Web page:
What a week. I would never have thought to do this if it hadn't been our homework assignment for this week from Sketchbook Skool, but I am so glad I did. It's the "Parade of Selfies."
#'s 1 and 3 look the most like me. #6 fits well into the "Who is THAT?" category. The two Blind Contour ones are simply hilarious. I actually love all of them. More commentary after the photos. (Scroll over each to see what the assignment was.)
So, that #6 Selfie (2nd row, bottom right). Did that today. On the one hand, it looks absolutely nothing like me. There's a lot I got wrong. On the other hand, I can see some resemblance for sure. I actually like it a lot even though I wouldn't call it a "success" by the measure of how much it looks like me. So why do I like it? Because I learned a lot while doing it; I learned a lot about shading, about crosshatching, about watercolor, and just learned a lot also about what can go wrong. I am actually very pleased.
What a week of learning! To be doing this with hundreds of other students, all of us posting things daily, was remarkable. There were the inevitable comparisons and "Oh I wish I could do that" issues, but the big take-aways were 1) how many of us were willing to even try; 2) how many of us posted comments laced with self-criticism, and 3) how many people insisted "this doesn't look anything like me," which may have been true. Or, may not have been true. Finally, 4) how many students hated the assignment, or found it "painful."
I realized in reading the posts how many people truly do not like to look at themselves as they are, warts and all. That made me sad. And my, how self-critical we all are! If we aren't critical about the "art," we're horribly critical about how we look.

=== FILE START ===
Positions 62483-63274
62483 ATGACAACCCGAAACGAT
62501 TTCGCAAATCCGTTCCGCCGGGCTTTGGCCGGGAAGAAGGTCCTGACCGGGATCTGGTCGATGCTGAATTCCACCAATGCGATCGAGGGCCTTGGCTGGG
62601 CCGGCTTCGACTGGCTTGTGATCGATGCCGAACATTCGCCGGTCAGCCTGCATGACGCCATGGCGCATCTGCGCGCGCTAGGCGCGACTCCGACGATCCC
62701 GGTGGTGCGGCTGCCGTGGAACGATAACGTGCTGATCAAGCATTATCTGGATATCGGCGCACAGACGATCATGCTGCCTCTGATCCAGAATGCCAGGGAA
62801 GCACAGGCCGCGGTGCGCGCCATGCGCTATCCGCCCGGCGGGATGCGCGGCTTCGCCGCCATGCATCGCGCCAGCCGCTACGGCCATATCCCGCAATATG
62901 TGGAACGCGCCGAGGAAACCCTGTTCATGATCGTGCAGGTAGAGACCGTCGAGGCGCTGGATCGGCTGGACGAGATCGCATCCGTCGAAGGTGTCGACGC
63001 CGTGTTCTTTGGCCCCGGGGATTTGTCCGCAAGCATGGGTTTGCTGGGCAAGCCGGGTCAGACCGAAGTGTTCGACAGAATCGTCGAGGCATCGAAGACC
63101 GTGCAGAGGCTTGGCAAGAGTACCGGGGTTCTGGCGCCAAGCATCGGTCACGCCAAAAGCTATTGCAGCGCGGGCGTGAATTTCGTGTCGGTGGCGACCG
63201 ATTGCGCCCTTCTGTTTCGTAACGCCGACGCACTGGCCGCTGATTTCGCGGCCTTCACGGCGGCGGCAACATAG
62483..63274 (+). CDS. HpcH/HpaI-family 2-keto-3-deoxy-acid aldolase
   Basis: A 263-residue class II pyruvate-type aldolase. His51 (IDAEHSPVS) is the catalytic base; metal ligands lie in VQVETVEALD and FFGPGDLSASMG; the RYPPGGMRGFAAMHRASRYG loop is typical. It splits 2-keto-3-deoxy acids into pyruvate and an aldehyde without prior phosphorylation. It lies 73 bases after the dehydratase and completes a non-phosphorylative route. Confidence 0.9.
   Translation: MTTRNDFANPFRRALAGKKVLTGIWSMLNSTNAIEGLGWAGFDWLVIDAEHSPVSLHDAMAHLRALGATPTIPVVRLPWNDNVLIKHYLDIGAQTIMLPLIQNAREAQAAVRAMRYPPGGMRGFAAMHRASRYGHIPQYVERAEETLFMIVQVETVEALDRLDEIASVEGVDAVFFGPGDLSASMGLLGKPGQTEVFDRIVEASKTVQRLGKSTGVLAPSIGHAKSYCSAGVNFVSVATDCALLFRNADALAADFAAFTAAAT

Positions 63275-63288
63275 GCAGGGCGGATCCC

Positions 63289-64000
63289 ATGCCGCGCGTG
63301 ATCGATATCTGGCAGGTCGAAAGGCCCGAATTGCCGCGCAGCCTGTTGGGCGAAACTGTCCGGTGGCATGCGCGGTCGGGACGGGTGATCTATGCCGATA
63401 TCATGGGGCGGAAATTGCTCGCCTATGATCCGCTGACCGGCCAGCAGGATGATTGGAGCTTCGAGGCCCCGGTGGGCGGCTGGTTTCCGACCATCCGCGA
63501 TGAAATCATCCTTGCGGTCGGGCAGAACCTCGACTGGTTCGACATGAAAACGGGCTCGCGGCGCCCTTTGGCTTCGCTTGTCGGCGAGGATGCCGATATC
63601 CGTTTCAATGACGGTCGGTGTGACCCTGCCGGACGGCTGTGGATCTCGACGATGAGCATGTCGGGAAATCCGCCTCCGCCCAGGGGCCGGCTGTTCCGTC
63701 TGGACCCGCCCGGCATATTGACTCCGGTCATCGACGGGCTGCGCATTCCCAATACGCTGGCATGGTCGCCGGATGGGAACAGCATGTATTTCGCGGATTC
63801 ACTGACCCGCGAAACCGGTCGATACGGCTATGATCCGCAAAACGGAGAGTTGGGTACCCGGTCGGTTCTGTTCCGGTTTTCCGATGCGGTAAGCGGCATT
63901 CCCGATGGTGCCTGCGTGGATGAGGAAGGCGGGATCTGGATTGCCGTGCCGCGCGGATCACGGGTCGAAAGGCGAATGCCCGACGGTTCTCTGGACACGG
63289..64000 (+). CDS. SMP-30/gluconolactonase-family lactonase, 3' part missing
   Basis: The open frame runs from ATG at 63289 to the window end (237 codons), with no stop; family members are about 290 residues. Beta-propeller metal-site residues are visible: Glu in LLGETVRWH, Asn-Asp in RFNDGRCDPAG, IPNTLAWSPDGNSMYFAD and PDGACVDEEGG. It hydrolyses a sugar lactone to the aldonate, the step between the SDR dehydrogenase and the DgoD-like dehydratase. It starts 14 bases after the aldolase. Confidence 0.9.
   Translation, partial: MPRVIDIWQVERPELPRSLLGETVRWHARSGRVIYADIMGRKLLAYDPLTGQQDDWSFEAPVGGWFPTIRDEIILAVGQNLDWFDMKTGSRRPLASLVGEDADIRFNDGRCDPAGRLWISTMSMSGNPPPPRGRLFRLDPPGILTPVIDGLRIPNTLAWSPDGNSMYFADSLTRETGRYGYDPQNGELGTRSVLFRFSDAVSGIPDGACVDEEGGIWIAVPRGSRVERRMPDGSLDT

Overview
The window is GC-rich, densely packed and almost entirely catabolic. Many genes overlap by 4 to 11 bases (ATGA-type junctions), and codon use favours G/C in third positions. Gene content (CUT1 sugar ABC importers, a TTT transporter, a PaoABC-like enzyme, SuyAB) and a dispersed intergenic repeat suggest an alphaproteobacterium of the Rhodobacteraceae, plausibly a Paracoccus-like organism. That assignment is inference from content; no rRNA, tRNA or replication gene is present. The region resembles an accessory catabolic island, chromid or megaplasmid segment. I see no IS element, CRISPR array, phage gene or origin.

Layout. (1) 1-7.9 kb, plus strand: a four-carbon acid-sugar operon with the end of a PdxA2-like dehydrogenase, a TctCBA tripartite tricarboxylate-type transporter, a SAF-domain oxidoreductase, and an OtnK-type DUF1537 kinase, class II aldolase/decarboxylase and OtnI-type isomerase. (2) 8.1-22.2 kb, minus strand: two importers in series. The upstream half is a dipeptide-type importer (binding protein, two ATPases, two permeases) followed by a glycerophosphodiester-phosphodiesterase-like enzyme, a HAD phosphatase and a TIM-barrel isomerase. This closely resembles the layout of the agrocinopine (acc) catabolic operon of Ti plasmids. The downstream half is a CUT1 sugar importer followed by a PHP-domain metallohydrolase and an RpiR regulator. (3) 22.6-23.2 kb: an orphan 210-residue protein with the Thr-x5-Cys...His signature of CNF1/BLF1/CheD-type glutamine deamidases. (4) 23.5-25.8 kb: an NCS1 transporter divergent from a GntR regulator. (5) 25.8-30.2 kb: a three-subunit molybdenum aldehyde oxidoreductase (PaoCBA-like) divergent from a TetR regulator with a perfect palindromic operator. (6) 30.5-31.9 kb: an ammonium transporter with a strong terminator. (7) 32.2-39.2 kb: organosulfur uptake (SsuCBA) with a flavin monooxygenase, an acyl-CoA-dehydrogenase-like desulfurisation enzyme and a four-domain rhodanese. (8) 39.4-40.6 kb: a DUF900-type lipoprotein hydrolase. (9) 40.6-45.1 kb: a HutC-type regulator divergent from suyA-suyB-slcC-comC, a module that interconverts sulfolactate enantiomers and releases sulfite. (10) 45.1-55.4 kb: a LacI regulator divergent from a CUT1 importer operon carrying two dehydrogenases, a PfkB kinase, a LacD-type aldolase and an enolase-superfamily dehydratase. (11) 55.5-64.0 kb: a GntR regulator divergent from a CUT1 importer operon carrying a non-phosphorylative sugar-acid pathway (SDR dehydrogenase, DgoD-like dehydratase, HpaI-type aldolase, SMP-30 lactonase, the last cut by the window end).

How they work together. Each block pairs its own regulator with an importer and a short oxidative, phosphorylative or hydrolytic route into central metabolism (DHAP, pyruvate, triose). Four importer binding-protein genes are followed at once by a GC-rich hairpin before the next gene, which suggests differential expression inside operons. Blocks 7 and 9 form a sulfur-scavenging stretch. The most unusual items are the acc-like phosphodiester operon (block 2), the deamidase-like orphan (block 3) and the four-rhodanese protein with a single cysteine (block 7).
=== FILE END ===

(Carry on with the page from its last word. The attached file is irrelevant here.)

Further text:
I get that, but it too feels sad to me.
Each day I felt like I was rolling out another aspect of myself. My selfies ALL look like me in some way, shape, or form, even if they aren't photographic reflections. I had such fun! It was hard to find the time to do it (partly time, partly fear), but when I finally sat down to work I just had a blast. There was the uncanny sense that I was discovering things about myself every day, as I saw things I had never seen before.
Someone posted a link to Rembrandt's selfies, which are funny and quirky and honest. Ditto with Van Gogh's. There was a big discussion on Rembrandt's nose, and how he handled it when doing selfies. I was curious to notice that no one mentioned Frida Kahlo's self-portraits, which have been the subject of so much discussion in the art world. I will be studying these and other self-portraits carefully. FINALLY I see the value of doing these on a regular basis. Here are just a few points:
I'm exhausted (this took time!) and SO GLAD I did this and I hope I keep it up from time to time.
Now, on to the next week of SBS.
Since I got off to a late start with these, I am trying to make up for lost time. First another quick contour drawing (contour = don't pick up the pencil once you put it down on the page). I am a suspicious looking dame, eh?
...and then a quick sketch from the mirror. Tossed in just a bit of color but didn't have time to do the entire thing. I look even more suspicious here. Or maybe startled? Perhaps I have a profitable future in caricature.